Knowing Everything Is Not Crucial

It’s midterm season and you’re about to take a test that will count as 25% of your final grade. You sit down at a desk, pull out a few crisp No. 2 pencils, and accept the test packet from a TA. When nobody's looking, you take a glance at a piece of paper with key information scribbled tightly on one side. (Or you check a mobile device you smuggled in, or you receive morse code messages through your dental fillings, or whatever.) You may get away with it or you may not, but either way what you are doing is called cheating. If you are caught, the best you can expect is a zero on this test, and at worst you might be kicked out of school. Time to plan a few conversation starters for the next family reunion, since nobody will know quite what to say to you.

A few industries use a similar philosophy when they hire, but this is changing rapidly as human resources departments realize that knowing something in this connected age is less important than the ability to find something. When you interview a prospective employee, consider a potential employee’s research and communication skills as much as their knowledge base. If they can’t answer a question immediately, can they give you the right answer after a minute checking their phone? What does that say about what they might bring to your talent pool?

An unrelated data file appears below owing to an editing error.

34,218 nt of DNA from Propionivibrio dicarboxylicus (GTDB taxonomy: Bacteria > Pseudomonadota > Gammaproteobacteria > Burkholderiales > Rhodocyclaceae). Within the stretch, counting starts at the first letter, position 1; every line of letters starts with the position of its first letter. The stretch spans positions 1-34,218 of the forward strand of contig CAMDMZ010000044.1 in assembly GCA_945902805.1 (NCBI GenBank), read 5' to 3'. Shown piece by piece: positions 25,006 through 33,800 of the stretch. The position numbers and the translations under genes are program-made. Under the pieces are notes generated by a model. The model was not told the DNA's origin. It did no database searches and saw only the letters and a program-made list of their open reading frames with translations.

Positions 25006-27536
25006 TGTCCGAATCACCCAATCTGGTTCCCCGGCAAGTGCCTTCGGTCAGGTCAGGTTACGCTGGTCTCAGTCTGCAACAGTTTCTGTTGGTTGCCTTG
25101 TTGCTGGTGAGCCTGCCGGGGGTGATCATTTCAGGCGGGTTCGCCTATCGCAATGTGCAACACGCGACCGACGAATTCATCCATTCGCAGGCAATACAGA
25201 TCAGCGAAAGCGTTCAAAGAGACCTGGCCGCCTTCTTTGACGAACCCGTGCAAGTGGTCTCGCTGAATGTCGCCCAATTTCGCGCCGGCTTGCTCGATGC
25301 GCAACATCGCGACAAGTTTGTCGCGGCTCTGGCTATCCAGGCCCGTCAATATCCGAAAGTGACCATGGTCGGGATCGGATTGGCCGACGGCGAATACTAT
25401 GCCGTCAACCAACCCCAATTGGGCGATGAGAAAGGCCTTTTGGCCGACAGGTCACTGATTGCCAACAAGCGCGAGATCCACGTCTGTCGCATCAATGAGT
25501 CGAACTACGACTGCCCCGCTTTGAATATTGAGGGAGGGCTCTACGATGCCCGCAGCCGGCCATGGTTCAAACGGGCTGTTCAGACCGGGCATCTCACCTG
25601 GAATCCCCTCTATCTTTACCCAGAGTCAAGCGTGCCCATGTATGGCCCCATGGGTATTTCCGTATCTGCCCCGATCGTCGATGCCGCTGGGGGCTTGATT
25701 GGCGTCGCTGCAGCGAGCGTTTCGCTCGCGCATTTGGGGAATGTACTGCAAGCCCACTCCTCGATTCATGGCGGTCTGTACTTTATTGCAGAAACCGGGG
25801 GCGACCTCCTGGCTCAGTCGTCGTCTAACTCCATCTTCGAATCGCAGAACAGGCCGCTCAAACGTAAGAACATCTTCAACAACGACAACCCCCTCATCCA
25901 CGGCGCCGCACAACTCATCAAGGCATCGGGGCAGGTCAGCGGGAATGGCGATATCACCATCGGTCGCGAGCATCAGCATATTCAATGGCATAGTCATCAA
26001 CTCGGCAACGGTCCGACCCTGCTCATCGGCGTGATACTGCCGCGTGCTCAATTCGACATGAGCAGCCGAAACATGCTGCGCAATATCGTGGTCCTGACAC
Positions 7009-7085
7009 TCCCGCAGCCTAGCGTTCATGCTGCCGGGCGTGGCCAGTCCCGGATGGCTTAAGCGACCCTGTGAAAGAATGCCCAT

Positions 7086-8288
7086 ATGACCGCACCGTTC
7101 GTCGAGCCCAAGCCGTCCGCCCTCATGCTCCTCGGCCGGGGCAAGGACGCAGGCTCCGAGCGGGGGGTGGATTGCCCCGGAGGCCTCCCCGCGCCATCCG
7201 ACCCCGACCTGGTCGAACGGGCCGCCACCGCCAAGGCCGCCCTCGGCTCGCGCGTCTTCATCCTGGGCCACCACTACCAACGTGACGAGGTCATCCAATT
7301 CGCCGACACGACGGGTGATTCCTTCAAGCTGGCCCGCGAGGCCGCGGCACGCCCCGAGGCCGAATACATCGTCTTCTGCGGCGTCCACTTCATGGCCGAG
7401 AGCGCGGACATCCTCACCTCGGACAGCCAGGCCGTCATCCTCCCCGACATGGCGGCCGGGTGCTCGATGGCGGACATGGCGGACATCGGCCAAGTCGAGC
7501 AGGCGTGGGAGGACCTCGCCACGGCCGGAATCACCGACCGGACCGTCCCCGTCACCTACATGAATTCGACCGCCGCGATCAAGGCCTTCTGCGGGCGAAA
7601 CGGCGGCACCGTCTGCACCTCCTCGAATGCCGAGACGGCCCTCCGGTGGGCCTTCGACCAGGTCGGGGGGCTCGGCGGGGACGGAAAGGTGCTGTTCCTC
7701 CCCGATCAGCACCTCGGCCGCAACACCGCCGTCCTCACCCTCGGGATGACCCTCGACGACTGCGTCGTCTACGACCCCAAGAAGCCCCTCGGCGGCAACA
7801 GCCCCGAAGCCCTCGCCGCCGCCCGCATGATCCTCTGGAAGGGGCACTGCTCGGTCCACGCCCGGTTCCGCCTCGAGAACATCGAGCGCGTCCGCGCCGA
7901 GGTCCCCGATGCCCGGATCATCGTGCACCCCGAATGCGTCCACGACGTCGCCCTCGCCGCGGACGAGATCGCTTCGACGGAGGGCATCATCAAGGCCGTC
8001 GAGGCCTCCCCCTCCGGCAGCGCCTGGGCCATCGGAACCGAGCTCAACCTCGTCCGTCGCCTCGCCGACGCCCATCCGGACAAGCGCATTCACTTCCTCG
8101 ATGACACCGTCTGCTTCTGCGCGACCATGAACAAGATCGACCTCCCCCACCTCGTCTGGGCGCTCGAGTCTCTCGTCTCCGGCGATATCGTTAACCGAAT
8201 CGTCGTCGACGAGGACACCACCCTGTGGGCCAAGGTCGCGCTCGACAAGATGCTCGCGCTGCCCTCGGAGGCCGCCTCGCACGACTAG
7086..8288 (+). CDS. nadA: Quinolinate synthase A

The same goes for you, too. Be ready to draw on all of your resources. Academic culture can train you to be afraid to admit you don’t know something. (So can our wide culture. Just ask any politician.) The truth is that if you regularly consult with your employees on matters relating to their fields of expertise, nobody will hang a “did not memorize” sign on your neck. Show everyone that you know your limits; show them that you value what they bring to the team; and never, ever do a job badly that one of your employees could do better just because you’re afraid to admit you don’t know how.

You Are the Brand

Most college students at big schools take at least some classes where the instructor has no idea who they are. Huge lecture courses are graded based on the written work students produce, and the students themselves are expected to show up just to make sure they know what’s going on. (Who is going to take attendance in a 300-student intro chemistry lecture?) In those cases your grade and your standing are defined entirely by what you produce, not who you are. It may feel impersonal, but there is also a comfort in knowing that you’re being judged only by what you choose to show.

Unless you have Ronald McDonald to hide behind—in which case you’re probably not reading this—you are the face of the company. People will associate your business not just with your products and your customer service, but with the last conversation they had with you, the tone of your last e-mail, and how you chose to dress for that big meeting. While there are no hard and fast rules for how to establish yourself, but professionalism and respect aren’t just for frontline retail; they go all the way up.